Copenhagen Fintech Innovation Day 2017 was held earlier today in the glass-clad House of Industry in central Copenhagen. Read our key takeaways from the talks on corporate and startup collaboration and why Asia can provide a glimpse of the fintech future.

Copenhagen Fintech Innovation Day 2017 was host to keynotes, panel discussions and two awards. All of them revolving around one theme: The roaring fintech ecosystem, both nationally as well as internationally.

DI Digital and Copenhagen Fintech co-organized the event. Thomas Krogh Jensen is the CEO of the latter and the first to address the auditorium:

“Welcome. Today representatives from the entire fintech ecosystem has gathered under one roof. There’s universities, banks, fintech startups and of course also government.”

All of them gathered to dicsuss the ins and outs of how the financial sector overall can benefit and deal with both current and coming digital disruption.

“Startups and corporations are hungry for collaboration”

Collaboration between startups and corporate is a hot topic. After twenty years in the financial industry and four years spent as co-founder of Startupbootcamp Fintech and Rainmaking Innovation, Nektarious Liolis spans across what might appear to be an unbridgeable gap. He sees great promise in cooperation, but there is a need for a change in the way larger corporations within the financial sector think.

“Both startups and corporations are hungry for collaboration, but there is an intrinsic flaw that gets in the way. Traditionally, banks don’t have a budget for research and development. The owners, the shareholders, look for return on investment. So there is a need for a change in mentality.”

During breaks the attendees had the opportunity to interact with several fintech startups

But there is great promise if the barriers are dealt with. Both corporations and startups can benefit from cooperating.

“Larger corporations can learn organizationally from how startups work in an agile fashion. That learning need to viewed as an return on investment as well. That is oftentimes not case. Big banks are not looking for a unicorn, they want to learn from the startups. The startups are nimble and therefore agile, but if banks cater to those needs cooperation can be successful. Corporations and startups need each other.”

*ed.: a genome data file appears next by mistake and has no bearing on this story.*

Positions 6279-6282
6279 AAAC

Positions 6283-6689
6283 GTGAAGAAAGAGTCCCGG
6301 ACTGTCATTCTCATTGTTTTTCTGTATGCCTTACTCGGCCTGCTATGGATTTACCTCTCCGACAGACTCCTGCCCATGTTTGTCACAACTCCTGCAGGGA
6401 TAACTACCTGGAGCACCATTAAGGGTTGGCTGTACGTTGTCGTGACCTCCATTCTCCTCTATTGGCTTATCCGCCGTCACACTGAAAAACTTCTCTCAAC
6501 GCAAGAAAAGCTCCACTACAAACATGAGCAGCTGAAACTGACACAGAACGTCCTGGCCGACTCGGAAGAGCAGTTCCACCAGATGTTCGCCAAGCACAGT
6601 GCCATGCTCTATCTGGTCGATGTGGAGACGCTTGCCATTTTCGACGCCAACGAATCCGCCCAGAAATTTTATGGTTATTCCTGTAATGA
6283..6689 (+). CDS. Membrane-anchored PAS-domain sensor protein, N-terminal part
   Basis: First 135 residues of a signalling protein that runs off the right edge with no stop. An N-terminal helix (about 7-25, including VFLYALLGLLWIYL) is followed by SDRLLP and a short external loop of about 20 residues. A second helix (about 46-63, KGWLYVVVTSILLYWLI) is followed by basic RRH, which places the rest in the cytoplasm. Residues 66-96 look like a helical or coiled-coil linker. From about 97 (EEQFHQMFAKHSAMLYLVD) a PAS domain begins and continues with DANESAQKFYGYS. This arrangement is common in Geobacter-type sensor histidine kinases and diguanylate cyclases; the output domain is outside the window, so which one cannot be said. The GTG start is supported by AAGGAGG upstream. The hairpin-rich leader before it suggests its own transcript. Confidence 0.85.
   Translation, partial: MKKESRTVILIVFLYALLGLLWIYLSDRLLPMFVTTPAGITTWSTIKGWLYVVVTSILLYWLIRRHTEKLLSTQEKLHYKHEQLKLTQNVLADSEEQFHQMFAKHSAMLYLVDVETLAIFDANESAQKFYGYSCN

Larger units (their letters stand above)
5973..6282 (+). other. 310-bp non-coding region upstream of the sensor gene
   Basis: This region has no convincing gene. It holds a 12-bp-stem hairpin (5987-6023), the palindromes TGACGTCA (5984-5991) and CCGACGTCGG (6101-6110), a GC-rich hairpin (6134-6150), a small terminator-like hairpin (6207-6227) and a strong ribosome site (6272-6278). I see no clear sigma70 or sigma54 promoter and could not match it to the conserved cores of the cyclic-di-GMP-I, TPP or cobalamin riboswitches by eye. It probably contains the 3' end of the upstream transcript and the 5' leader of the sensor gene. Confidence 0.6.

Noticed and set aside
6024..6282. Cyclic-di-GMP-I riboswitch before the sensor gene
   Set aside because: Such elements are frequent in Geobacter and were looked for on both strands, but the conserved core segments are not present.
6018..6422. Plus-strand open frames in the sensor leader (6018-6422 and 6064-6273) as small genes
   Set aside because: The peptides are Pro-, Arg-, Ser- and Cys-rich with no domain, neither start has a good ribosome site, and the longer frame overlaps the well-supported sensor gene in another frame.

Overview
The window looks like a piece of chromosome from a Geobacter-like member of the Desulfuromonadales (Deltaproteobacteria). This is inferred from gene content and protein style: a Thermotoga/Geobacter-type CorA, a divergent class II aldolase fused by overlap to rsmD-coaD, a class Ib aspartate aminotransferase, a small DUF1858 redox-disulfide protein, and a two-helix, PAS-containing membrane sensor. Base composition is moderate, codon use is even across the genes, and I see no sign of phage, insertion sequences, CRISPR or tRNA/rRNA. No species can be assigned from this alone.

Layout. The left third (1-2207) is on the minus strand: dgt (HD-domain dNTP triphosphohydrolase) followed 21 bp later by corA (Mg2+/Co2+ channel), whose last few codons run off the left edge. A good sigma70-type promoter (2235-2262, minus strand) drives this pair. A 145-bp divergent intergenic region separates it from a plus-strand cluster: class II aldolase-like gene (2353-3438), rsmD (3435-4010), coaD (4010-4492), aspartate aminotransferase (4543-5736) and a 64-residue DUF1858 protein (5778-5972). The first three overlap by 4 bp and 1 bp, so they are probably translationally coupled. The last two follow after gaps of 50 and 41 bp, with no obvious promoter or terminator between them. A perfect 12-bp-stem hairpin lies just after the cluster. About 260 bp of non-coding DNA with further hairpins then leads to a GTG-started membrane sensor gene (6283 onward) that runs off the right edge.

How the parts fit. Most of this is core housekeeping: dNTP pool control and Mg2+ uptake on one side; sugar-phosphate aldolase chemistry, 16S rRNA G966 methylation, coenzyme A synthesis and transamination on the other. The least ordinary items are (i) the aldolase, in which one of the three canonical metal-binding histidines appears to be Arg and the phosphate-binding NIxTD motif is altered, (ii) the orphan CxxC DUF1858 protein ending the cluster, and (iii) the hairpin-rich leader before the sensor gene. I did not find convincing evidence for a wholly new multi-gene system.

Asia ahead

Last year Asia received roughly 95 billion in fintech investments. The Chinese and Indian consumers outpace the rest of the world when it comes to adopting fintech solutions for personal finances. Varun Mittal is Associate Director for Fintech at EY a global leader in assurance, tax, transaction and advisory services and also works for Singapore Fintech Association. He took the stage to highlight some of the strengths of the Asian market.

“In China they have Sashimi Credit, which is owned by Alipay. It gives you a credit score, based on all your financial information. It is now being used as a way to create online trust. It is so widely used that when people set up their digital dating apps, they put that number in their profile text.”

According to Varun Mittal there has been two fintech waves in Asia. The first consisted of payments, peer-to-peer marketplaces, robo-advisory and personal financial management, but it is already in its maturity. The second wave is approaching and brings with it open banking, insurtech, regtech, digital identity and blockchain.

Varun Mittal at Copenhagen Fintech Innovation Day 2017

In China 40% of payments have been digitally disrupted, mainly by Alipay, according to Varun Mittal. But there are still other markets in the region, which has a lot of room for innovation. In Vietnam, Indonesia and Malaysia bank accounts has less than 40% market penetration.

“There is a huge potential for new financial services in these places. Perhaps, now, we can bring financial services to people that they were previously unavailable to.”